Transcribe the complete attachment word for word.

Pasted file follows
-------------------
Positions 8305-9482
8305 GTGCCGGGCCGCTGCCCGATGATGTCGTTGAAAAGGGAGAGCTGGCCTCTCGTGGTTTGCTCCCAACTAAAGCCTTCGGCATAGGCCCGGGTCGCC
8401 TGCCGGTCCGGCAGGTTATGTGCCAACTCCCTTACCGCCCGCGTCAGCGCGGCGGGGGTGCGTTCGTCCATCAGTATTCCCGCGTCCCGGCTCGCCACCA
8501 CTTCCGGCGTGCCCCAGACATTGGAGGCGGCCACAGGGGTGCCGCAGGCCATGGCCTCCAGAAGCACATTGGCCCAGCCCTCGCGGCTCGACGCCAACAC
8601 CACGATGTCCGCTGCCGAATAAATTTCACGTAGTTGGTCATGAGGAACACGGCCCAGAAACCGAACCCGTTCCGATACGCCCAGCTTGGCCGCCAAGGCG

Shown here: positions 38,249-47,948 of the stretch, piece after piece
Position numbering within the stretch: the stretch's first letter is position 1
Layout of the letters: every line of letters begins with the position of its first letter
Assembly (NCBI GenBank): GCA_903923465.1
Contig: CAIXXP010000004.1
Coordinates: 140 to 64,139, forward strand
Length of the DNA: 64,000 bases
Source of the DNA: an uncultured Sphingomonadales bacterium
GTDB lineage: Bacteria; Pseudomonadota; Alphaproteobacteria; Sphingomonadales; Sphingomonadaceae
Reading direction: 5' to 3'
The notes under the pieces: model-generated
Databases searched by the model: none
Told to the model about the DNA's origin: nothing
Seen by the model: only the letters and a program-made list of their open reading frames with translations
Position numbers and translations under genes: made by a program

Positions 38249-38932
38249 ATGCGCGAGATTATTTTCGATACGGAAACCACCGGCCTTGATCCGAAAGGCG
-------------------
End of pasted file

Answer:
Positions 8305-9482
8305 GTGCCGGGCCGCTGCCCGATGATGTCGTTGAAAAGGGAGAGCTGGCCTCTCGTGGTTTGCTCCCAACTAAAGCCTTCGGCATAGGCCCGGGTCGCC
8401 TGCCGGTCCGGCAGGTTATGTGCCAACTCCCTTACCGCCCGCGTCAGCGCGGCGGGGGTGCGTTCGTCCATCAGTATTCCCGCGTCCCGGCTCGCCACCA
8501 CTTCCGGCGTGCCCCAGACATTGGAGGCGGCCACAGGGGTGCCGCAGGCCATGGCCTCCAGAAGCACATTGGCCCAGCCCTCGCGGCTCGACGCCAACAC
8601 CACGATGTCCGCTGCCGAATAAATTTCACGTAGTTGGTCATGAGGAACACGGCCCAGAAACCGAACCCGTTCCGATACGCCCAGCTTGGCCGCCAAGGCG

Shown here: positions 38,249-47,948 of the stretch, piece after piece
Position numbering within the stretch: the stretch's first letter is position 1
Layout of the letters: every line of letters begins with the position of its first letter
Assembly (NCBI GenBank): GCA_903923465.1
Contig: CAIXXP010000004.1
Coordinates: 140 to 64,139, forward strand
Length of the DNA: 64,000 bases
Source of the DNA: an uncultured Sphingomonadales bacterium
GTDB lineage: Bacteria; Pseudomonadota; Alphaproteobacteria; Sphingomonadales; Sphingomonadaceae
Reading direction: 5' to 3'
The notes under the pieces: model-generated
Databases searched by the model: none
Told to the model about the DNA's origin: nothing
Seen by the model: only the letters and a program-made list of their open reading frames with translations
Position numbers and translations under genes: made by a program

Positions 38249-38932
38249 ATGCGCGAGATTATTTTCGATACGGAAACCACCGGCCTTGATCCGAAAGGCG